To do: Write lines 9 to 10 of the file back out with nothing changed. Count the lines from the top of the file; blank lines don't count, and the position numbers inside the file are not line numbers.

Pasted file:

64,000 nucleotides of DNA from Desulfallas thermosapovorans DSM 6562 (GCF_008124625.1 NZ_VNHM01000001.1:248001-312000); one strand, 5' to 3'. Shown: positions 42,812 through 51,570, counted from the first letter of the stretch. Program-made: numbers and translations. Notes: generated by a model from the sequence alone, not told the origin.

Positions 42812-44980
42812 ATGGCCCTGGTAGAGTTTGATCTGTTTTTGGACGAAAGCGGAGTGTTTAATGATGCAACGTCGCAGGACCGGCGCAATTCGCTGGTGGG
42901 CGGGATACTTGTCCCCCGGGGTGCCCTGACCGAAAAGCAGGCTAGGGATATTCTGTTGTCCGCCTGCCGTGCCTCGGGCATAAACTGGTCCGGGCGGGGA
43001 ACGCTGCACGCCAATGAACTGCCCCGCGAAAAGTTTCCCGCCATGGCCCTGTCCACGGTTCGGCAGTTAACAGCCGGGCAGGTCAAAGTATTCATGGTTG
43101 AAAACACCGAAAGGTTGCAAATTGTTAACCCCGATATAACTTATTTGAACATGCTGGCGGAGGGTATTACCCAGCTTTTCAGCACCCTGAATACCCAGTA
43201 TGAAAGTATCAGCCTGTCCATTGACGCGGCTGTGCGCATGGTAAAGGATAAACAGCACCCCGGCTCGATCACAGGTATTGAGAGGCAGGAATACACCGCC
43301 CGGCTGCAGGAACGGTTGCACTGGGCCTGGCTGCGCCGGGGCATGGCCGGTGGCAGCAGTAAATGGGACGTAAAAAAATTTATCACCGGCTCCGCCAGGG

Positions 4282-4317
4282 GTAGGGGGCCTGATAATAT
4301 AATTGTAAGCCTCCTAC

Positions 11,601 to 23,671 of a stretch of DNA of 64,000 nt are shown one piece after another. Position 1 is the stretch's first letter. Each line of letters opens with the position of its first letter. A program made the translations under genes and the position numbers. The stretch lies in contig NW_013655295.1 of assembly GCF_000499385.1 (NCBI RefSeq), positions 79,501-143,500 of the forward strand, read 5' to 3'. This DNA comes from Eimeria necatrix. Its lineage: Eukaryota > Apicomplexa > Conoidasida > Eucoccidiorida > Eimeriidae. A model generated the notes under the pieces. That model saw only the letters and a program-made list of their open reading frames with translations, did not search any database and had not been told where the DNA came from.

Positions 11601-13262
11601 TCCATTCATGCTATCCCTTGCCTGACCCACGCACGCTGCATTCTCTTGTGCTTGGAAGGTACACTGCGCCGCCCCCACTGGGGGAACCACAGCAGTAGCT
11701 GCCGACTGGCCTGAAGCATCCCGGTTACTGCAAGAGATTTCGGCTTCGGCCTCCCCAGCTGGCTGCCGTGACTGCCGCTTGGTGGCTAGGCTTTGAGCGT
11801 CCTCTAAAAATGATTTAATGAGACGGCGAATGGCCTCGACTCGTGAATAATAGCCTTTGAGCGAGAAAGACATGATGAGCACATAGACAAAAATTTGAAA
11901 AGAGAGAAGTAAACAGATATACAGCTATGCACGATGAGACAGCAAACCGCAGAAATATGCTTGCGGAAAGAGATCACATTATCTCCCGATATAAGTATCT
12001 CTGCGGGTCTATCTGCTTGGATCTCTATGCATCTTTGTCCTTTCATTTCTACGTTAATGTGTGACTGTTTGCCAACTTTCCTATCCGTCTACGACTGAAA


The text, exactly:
Positions 4282-4317
4282 GTAGGGGGCCTGATAATAT